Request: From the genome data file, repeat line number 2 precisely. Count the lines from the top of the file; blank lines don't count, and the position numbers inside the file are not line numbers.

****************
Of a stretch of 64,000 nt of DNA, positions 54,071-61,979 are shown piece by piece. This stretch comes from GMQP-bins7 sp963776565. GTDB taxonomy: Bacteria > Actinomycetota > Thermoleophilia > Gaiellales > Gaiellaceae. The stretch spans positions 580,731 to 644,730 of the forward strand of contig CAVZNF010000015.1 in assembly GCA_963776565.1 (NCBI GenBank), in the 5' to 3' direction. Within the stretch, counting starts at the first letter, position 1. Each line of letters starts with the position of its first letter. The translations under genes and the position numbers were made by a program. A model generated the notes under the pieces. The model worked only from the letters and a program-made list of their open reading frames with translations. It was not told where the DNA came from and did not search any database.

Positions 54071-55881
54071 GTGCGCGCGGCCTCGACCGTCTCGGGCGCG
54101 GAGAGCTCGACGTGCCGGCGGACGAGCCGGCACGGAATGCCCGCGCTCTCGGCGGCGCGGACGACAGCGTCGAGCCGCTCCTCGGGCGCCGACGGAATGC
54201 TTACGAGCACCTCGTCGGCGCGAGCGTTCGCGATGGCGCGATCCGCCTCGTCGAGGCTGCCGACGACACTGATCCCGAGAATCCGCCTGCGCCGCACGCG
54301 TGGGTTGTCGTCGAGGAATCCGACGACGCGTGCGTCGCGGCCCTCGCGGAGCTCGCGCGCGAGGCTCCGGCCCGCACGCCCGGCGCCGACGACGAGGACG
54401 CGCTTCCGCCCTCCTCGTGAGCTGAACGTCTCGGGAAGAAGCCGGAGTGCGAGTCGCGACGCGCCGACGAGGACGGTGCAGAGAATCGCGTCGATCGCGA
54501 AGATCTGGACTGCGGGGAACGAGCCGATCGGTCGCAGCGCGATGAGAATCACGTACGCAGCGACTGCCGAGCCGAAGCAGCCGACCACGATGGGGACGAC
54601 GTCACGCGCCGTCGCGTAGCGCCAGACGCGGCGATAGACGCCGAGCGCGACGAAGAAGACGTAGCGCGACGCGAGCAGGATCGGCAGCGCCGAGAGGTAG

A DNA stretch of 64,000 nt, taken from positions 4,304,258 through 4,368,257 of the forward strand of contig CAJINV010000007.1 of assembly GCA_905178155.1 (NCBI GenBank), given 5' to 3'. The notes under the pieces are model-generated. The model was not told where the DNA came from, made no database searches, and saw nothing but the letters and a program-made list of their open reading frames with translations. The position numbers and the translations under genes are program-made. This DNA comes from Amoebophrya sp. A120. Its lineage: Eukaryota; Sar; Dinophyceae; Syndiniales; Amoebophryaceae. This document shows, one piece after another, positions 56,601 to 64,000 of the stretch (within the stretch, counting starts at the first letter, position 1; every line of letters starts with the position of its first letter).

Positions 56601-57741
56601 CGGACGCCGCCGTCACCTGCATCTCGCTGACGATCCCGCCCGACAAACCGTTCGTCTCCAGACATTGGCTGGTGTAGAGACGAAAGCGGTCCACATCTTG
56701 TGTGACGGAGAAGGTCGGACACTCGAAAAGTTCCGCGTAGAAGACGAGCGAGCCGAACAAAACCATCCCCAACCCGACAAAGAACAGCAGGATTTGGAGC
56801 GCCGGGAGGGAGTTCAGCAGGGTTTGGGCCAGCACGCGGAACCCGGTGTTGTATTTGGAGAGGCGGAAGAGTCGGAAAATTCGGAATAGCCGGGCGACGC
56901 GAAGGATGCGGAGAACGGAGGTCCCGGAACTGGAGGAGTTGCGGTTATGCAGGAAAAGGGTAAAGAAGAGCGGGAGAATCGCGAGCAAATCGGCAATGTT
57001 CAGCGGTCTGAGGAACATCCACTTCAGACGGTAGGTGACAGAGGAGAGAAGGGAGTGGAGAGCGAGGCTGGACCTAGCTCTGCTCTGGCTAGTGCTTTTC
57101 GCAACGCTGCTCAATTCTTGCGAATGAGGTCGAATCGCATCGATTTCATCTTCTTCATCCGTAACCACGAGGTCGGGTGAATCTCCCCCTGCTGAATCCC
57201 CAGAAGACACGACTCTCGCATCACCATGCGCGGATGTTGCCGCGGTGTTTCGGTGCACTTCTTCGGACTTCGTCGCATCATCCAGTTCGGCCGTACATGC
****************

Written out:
Positions 54071-55881